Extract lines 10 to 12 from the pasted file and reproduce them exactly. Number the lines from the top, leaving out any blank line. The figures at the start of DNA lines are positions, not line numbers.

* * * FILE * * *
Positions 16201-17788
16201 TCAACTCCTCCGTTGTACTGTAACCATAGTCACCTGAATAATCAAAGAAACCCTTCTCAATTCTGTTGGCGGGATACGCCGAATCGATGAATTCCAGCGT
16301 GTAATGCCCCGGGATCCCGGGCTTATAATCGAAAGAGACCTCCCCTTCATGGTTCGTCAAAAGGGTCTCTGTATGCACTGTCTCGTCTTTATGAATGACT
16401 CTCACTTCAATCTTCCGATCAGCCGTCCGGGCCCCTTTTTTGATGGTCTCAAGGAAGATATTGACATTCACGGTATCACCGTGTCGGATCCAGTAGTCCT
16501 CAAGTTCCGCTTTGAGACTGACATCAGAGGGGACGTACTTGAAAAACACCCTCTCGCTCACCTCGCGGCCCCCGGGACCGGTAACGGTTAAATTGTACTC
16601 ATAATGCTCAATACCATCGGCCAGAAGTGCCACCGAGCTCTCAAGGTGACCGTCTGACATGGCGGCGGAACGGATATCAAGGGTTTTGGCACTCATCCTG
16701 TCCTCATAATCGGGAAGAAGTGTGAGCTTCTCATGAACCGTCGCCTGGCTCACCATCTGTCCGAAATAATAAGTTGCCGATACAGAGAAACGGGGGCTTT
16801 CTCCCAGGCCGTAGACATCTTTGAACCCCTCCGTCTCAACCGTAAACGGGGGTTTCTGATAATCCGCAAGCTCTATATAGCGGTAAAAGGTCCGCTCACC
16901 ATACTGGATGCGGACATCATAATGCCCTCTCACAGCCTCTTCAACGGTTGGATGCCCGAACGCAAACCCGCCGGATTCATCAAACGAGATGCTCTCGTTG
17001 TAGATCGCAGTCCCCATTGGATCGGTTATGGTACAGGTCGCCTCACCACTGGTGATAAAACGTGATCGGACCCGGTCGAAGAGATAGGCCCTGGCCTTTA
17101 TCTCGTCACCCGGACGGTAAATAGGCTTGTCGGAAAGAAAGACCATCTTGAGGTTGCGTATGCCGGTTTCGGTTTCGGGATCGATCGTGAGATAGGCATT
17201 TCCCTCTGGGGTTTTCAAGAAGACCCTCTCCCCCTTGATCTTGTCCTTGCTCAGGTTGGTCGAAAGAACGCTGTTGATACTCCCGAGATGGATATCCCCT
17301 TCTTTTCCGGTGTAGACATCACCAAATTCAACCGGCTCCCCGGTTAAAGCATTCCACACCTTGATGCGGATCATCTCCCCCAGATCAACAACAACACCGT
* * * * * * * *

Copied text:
17001 TAGATCGCAGTCCCCATTGGATCGGTTATGGTACAGGTCGCCTCACCACTGGTGATAAAACGTGATCGGACCCGGTCGAAGAGATAGGCCCTGGCCTTTA
17101 TCTCGTCACCCGGACGGTAAATAGGCTTGTCGGAAAGAAAGACCATCTTGAGGTTGCGTATGCCGGTTTCGGTTTCGGGATCGATCGTGAGATAGGCATT
17201 TCCCTCTGGGGTTTTCAAGAAGACCCTCTCCCCCTTGATCTTGTCCTTGCTCAGGTTGGTCGAAAGAACGCTGTTGATACTCCCGAGATGGATATCCCCT